Gertrude Schimmel in 1971, when she became a captain. NEAL BOENZI / THE NEW YORK TIMES

Last week Monday, May 10th, just a few months after being honored by the NYPD during women’s history month, a Bronx trailblazer passed away at the ripe old age of 96 years.

Gertrude Schimmell, who was the first NYPD female police chief, was born and raised in The Bronx and attended Morris High School before heading on to Hunter College.

The New York Times wrote:

“Gertrude was a real trendsetter who not only broke a very significant glass ceiling in the department many years ago, but smashed through it,” Police Commissioner William J. Bratton said in a statement.

When Ms. Schimmel joined the department on June 5, 1940, female officers could not be promoted above the entry-level post of policewoman, and they were not allowed to go out on patrol.

In 1943, policewomen were issued a black shoulder bag with space for a holster but also a makeup kit. “Use the gun as you would your lipstick,” Mayor Fiorello H. La Guardia said. “Don’t overdo either one.”

Like all female department members, Ms. Schimmel was assigned to the Bureau of Policewomen when she graduated from the Police Academy. In her early years with the department, her son said, she took part in undercover work breaking up gambling operations. She later joined the Youth Aid Division, which found temporary shelter for children whose parents were unable to care for them. It was the type of assignment given to women to keep them from confrontations with criminals.”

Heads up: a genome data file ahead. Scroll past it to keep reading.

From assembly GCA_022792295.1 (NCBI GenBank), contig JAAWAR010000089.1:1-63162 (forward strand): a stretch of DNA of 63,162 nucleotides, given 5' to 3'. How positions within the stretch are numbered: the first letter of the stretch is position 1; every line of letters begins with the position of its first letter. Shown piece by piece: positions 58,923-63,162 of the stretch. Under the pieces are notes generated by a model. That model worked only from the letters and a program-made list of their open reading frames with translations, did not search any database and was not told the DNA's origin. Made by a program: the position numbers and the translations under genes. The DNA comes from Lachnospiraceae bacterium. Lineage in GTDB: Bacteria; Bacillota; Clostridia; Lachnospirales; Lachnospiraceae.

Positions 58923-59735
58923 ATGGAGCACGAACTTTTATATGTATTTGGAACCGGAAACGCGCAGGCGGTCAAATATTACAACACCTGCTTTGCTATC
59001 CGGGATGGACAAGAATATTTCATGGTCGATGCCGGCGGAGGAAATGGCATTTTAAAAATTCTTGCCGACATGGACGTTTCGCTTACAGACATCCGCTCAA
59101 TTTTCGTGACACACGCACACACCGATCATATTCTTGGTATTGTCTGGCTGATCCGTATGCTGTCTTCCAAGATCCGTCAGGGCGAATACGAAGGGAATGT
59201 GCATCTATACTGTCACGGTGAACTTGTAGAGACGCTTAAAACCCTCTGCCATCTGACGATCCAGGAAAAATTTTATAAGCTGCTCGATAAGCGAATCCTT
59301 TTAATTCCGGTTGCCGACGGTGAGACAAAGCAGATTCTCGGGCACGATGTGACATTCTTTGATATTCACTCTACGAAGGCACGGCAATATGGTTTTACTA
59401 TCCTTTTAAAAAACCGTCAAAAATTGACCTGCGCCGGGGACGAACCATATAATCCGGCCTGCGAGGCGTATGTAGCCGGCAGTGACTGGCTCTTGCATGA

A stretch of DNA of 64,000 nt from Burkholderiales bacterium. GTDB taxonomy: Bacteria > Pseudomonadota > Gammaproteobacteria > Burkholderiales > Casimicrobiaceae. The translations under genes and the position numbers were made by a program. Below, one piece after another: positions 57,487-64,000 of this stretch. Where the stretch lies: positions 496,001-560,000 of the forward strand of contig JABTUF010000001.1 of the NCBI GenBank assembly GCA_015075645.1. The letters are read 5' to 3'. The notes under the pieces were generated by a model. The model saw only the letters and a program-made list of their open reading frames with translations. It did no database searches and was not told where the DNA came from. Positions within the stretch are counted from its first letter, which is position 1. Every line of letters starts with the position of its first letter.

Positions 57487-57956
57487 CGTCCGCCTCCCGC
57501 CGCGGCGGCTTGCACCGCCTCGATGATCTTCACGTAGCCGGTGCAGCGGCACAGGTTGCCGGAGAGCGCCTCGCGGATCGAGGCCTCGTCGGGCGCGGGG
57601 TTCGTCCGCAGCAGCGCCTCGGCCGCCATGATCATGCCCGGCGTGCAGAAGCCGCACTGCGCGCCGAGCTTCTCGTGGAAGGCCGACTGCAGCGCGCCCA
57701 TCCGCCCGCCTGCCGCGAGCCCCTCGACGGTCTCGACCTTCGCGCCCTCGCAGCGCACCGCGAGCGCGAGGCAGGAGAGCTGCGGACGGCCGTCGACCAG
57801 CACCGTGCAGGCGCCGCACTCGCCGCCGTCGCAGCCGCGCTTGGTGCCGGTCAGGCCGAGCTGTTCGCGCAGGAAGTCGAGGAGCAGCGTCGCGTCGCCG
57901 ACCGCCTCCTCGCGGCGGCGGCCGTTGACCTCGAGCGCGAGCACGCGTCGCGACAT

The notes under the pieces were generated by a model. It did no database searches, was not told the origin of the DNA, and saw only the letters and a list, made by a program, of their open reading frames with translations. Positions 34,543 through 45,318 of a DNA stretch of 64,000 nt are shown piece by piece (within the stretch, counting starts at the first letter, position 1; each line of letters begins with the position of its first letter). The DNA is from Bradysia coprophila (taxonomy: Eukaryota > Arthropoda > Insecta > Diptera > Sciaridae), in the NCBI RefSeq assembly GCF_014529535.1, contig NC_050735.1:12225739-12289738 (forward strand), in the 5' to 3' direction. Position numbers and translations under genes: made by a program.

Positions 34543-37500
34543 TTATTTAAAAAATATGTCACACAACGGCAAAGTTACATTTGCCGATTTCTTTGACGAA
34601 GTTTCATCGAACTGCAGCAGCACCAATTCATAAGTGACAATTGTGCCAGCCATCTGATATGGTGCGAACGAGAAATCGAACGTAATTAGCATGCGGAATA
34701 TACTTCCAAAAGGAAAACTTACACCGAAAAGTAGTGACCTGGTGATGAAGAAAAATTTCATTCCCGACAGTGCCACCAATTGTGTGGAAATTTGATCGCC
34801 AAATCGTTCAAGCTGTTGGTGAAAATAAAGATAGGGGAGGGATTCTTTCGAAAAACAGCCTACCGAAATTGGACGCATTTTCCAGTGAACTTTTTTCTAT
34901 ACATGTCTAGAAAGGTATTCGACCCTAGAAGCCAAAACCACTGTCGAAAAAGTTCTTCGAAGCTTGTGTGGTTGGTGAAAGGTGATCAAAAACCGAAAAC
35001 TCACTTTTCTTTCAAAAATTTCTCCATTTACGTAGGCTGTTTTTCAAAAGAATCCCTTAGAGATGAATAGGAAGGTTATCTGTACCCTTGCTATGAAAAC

Born Gertrude Tannenbaum on Dec. 9, 1918, in the Bronx, she was the youngest of three children of immigrants from Austria. Her father, Asher, worked in a clothing factory, then owned a small egg business. Her mother, Ida, died when she was 16, leaving her with household responsibilities. She was an outstanding student at Morris High School and graduated Phi Beta Kappa from Hunter College.”

Gertrude Schimmel being honored earlier this year during Women's History Month by the NYPD / Image Courtesy of NYPD Blog.
Gertrude Schimmel being honored earlier this year during Women’s History Month by the NYPD / Image Courtesy of NYPD News.

The NYPD News wrote of Schimmell:

“Gertrude was a real trend-setter who not only broke a very significant glass ceiling in the department many years ago, but smashed through it,” Police Commissioner Bratton said.

In 1940 Gertrude Schimmel, along with 18 other women, joined 300 men in the NYPD Police Academy. In 1961, Ms. Schimmel and fellow pioneer Felicia Shpritzer sued the NYPD for the right to sit for promotional civil service exams.  They won their fight, and in 1965 Ms. Schimmel became the Department’s first female sergeant, lieutenant in 1967 and captain in 1971. 
Ms. Schimmel still stayed close to those in the NYPD, always attending the annual Women’s History Month Celebration held in Police Headquarters. This year she was honored by the Department’s Policewomen’s Endowment Association.”

Read more over at The New York Times: Gertrude Schimmel, First Female New York Police Chief, Dies at 96 – NYTimes.com

PS:  Don’t you think THIS is someone that should be honored on the Concourse on the Bronx Walk of Fame? These are the heroes we should be celebrating!

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